LOS INDIOS — Anything can happen patrolling in the hot zone.
That is what Los Indios Police Chief Jose De La Rosa says.
It’s where the border communities along Military Highway parallel the Rio Grande and Mexico border.
In the hot zone on any given day, gunshots could be fired from across the river. The smuggling of weapons, narcotics and illegal immigrants happens daily.
But it’s not just adults who are the smugglers. They also are Texas youths recruited by Mexican cartels to traffic drugs across the border.
De La Rosa doesn’t like seeing young children involved in the dirty work of the cartels. And he’s determined to do something about it.
“We are so close to the border, and we want to protect our youth from anything,” De La Rosa said. “We are doing our part.”
Since the establishment of the Los Indios Police Department in 2016, De La Rosa has been organizing police community events to get to know the local youths.
“We are introducing this area to new programs,” he said. “Soon we will have a free library and programs for kids to come and participate.”
He said he wants to do what he can to prevent the youths from becoming involved in illegal activity.
“The main goal is to educate the kids from what is right and what is wrong,” De La Rosa said. “We don’t just cover Los Indios; we are starting to cover El Ranchito, La Paloma and Santa Maria.”
One of the ways he’s helping the local youths stay out of trouble is by offering them activities and hosting community events for families to enjoy.
He recently hosted a community Christmas party, a community coffee with the local law enforcement and a National Night Out.
For decades, minors have been caught trafficking for drug cartels, smuggling narcotics or people across the border for fast cash.
According to reports, minors receive anywhere from $200 to $2,000 per day for smuggling illegal immigrants or narcotics across the river and through the Texas checkpoints.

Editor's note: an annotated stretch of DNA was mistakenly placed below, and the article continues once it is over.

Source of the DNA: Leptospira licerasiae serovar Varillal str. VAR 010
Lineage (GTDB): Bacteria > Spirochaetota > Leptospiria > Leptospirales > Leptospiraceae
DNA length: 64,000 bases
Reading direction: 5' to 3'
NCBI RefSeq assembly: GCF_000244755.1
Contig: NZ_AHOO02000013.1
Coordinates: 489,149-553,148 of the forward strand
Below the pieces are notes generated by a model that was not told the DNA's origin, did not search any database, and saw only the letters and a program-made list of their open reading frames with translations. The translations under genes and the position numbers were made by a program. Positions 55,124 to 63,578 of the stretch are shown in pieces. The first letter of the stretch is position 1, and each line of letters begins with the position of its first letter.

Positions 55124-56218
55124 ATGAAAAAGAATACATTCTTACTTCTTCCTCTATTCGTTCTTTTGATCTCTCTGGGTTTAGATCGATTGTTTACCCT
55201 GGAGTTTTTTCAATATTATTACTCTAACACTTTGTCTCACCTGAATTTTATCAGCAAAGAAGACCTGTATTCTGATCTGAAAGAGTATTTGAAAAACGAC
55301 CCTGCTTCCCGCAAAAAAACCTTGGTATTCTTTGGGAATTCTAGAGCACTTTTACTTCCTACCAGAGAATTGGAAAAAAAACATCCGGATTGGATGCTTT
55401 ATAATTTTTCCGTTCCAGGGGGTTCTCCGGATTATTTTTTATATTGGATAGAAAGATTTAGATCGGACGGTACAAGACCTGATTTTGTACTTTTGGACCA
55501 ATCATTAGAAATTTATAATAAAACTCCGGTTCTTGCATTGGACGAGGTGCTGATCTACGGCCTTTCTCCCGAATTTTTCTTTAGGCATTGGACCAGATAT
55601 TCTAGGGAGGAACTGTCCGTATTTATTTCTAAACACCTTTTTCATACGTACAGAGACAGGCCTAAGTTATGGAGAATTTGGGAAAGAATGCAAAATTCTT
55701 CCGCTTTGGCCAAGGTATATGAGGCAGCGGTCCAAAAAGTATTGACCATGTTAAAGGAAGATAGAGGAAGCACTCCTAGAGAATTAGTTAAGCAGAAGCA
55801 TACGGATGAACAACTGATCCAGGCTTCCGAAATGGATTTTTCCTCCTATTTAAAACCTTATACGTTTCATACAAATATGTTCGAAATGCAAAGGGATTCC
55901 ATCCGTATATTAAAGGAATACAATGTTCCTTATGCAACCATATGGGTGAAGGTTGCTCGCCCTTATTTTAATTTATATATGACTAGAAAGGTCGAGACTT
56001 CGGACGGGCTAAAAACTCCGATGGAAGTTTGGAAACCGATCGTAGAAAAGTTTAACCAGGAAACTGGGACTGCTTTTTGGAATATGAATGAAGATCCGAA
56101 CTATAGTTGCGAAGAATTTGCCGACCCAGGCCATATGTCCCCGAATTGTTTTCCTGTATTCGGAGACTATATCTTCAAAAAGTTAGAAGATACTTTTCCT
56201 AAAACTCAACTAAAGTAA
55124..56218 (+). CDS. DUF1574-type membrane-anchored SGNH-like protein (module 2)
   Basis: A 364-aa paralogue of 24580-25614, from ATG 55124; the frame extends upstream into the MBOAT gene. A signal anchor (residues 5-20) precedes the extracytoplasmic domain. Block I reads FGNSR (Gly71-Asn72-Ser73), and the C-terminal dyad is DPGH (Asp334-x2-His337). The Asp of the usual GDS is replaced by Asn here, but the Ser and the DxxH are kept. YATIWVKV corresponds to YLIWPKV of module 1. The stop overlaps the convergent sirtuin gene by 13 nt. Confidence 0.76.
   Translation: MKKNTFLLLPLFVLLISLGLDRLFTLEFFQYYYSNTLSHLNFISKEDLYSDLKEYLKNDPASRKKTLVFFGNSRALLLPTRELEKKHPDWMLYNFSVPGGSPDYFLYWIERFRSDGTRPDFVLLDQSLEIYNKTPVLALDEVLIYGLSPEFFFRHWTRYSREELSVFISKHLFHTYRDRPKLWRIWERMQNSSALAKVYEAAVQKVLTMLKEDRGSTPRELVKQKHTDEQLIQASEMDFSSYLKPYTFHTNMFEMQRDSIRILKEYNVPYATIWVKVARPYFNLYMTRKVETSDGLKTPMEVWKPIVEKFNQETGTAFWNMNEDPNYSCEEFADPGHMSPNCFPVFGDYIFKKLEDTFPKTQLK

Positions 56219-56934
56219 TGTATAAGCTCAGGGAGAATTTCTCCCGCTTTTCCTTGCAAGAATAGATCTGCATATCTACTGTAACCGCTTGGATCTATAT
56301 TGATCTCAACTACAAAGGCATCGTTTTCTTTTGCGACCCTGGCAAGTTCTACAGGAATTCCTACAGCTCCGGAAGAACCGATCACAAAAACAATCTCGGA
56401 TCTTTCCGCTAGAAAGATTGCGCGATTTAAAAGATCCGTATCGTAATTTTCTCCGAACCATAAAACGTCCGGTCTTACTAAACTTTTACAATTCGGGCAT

In October 2011, the Texas Department of Public Safety apprehended a 12-year-old boy in a border county driving a stolen pickup truck containing more than 800 pounds of marijuana.
“Mexican Cartels have corrupted nearly an entire generation of youth living in northern Mexico and they seek to corrupt our youth as well to further their smuggling operations” said Steven C. McCraw, DPS Director.
“The Mexican cartels value Texas teenagers for their ability to serve as expendable labor in many different roles and they have unlimited resources to recruit our children.”
WHAT YOU SHOULD DO
Parents should talk to their children and explain how the cartels seek to exploit Texas teenagers and the risks in dealing with these ruthless organizations, especially those parents who live along the Texas/Mexico border, authorities say.
The Mexican cartels constantly seek new ways to smuggle drugs and humans into Texas.
They use state-based gangs and the youth to support their operations on both sides of the border.
“As these dangerous organizations seek to co-opt our children to support their criminal operations, it is more important than ever that parents be aware of these risks, talk to their children and pay attention to any signs that they may have become involved in illegal activities,” McCraw said.
By The Numbers
The Texas border region represents 9.7 percent of the state’s population.
Since 2009, this region has accounted for 19.9 percent of the state’s juvenile felony drug referrals.
And 18.5 percent of the state’s juvenile felony gang referrals.
Source: Texas Department of Public Safety
Smuggling attempts involving
juveniles in the Valley
Juvenile driver transporting five illegal immigrants arrested near Mission
Two juveniles arrested transporting illegal immigrants near Laredo
1,380 pounds of marijuana valued at more than $1.1 million found inside a vehicle near Los Indios. The driver, a 15-year-old Mexican national, was apprehended.
12-year-old boy apprehended in a border county driving a stolen pickup truck containing more than 800 pounds of marijuana.
Source: U.S. Customs and Border Protection/ Texas DPS